3. Send limits: For many users, apps like Venmo and Zelle will restrict the amount one can send each day to $500 or less. That means paying a month of rent can require multiple consecutive days of payment, frustrating for both landlord and renter. Rentdrop supports transactions exceeding $5,000, making us a snug fit for rent payments.
4. Payment flexibility: Our platform already allows renters the choice of sending rent to their landlord either via ACH bank transfer or a mailed check. And later this year renters will also be able to pay with either credit card, even cash. We believe that making it easy for renters to pay however they prefer is the best way to ensure landlords get paid on time. And because the app supports check mailing, we don’t need to sell landlords who want that piece of paper each month. Instead, we can win their Gen Z and millennial renters who neither own nor know how to use a checkbook.
5. Credit building: Renters using our app can report their rent payments to the credit bureaus. Reporting on time rent payments can translate to a credit score boost of 40 to 60 points in just six months. We believe renters should get more value from renting than not being homeless, and this is one way we deliver on that mission. This also helps build a path to homeownership, as Fannie Mae is now beginning to consider rent payments as part of its mortgage underwriting process.
The cost of rent has been a hot topic in the public conversation amid inflation and skyrocketing rents across the country right now. How would use of this app make a different in a renter’s life?
We know that for millions of Americans, paying rent at the end of the month is something they dread. While we can’t fix everything, we believe that our easy-to-use renter app combined with credit building functionality can help make paying rent feel less like a chore and more like financial health investment.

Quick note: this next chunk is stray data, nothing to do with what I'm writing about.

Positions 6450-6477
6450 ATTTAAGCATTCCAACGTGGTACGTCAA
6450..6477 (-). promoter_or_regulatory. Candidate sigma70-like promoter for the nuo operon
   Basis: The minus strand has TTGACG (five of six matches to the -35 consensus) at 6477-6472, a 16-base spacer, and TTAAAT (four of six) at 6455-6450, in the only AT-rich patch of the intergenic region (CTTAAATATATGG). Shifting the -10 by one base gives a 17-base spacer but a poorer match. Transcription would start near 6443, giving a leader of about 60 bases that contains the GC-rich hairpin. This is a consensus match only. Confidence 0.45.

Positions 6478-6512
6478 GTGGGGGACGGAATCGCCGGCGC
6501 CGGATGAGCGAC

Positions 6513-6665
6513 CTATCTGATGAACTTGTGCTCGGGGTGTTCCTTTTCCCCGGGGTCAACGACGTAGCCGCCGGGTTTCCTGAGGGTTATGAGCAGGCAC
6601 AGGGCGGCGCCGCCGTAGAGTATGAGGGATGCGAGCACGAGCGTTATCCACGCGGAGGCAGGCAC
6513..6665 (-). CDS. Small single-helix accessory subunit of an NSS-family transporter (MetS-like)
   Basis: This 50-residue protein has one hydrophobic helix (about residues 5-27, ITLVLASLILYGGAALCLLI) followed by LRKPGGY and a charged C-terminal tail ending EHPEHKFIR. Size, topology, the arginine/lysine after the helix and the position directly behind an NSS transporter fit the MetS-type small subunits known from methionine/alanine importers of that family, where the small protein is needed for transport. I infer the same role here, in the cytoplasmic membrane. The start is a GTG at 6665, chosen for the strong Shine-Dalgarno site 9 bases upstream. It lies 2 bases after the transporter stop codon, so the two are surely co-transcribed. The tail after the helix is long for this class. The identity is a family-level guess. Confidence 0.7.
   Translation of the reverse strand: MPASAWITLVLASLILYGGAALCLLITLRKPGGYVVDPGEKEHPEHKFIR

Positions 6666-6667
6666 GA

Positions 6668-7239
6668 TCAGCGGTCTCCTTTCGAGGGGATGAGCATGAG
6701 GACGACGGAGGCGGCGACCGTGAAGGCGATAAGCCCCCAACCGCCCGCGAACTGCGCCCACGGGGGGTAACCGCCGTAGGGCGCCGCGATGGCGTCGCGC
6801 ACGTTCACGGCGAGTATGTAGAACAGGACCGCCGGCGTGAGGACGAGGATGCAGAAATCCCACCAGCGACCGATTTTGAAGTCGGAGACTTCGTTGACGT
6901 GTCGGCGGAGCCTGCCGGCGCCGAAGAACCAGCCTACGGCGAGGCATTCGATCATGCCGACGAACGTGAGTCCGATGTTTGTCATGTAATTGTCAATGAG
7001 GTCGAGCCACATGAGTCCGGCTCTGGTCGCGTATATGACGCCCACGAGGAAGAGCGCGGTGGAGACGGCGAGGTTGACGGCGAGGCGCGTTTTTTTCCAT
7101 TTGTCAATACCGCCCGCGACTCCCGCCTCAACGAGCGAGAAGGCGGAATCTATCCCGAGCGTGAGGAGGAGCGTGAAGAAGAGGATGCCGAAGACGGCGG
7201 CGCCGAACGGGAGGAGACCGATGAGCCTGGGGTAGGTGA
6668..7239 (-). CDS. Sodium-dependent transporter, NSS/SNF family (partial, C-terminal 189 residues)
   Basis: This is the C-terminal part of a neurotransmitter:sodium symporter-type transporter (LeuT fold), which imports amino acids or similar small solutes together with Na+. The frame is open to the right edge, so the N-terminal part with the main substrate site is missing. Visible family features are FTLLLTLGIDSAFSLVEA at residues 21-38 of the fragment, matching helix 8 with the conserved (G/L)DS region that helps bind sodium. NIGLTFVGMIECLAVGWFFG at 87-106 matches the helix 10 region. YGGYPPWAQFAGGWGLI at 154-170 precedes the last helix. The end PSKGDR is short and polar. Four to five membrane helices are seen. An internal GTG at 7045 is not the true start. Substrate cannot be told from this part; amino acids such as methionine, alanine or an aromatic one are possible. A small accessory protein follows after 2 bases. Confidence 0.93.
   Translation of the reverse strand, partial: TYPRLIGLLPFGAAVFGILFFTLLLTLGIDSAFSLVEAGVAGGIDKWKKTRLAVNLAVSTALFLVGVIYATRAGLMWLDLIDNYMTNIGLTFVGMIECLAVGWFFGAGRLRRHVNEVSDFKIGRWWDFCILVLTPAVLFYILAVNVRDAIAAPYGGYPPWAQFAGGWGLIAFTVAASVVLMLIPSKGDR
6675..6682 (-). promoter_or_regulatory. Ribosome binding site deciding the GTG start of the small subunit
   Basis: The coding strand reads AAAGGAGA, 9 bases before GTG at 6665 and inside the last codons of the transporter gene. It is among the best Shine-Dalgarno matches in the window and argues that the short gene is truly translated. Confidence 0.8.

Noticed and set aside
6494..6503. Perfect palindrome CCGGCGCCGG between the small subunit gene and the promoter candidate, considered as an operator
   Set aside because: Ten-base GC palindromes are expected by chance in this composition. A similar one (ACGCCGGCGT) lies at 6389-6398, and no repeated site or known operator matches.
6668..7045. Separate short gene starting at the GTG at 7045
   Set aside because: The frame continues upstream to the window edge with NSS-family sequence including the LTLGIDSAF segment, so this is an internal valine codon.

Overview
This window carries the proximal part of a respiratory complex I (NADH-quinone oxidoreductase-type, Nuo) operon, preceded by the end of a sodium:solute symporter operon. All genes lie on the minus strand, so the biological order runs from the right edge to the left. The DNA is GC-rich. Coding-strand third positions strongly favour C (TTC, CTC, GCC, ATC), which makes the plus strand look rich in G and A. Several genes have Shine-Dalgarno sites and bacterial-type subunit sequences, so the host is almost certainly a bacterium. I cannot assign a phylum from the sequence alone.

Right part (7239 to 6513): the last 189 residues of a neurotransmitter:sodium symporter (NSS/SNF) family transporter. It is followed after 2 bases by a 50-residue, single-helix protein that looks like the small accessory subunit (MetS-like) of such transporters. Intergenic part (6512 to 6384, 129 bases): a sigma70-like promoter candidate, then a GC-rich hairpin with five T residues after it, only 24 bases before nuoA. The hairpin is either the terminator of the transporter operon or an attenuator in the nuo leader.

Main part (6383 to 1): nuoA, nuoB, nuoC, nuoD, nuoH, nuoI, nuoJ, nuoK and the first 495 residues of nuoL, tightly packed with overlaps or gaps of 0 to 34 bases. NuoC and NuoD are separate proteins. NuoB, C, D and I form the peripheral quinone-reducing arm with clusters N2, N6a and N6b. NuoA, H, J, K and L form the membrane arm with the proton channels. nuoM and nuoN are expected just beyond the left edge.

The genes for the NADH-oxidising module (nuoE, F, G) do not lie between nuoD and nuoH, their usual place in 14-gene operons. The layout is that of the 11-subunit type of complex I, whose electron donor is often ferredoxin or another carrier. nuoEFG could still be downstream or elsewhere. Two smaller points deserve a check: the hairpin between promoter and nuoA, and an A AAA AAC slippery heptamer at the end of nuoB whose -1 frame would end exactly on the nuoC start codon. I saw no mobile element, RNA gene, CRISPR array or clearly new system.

How is the company funded? Is it self-funded or have you reached out to investors? What has the financing process been like?
Last year we were able to raise a round of investment from a number of angel investors that we know, many of whom we worked with at HubSpot. We’re now preparing to raise a follow-on round of financing from institutional investors. While the current economy isn’t the greatest, we are excited by our prospects and the ability to build a meaningful company in this space.
Looking forward five years, how do you want to Rentdrop to grow? What kind of services do you want to add in the future?
We want “rentdrop” to be a verb people use when they talk about sending rent payments to each other. That means building broad usage and word of mouth across the country and in multiple rental markets. Nearly $500 billion of rent is paid each year, most of which is still either check or cash, so there’s a ton of opportunity for growth
As we scale, we see the product evolving to address more problems that landlords and renters confront. For example, we want to be the source of truth for renters who move apartments. Instead of relying on a prior landlord’s reference, why not hand over a record of documented on-time rent payments from Rentdrop? In a similar vein, we can help connect landlords with vacant units to vetted renters who have a history of paying their rent on time.
This is an installment of Startup Year One, a special series of interviews with founders about the major lessons they have learned in the immediate aftermath of their businesses’ first year of operation.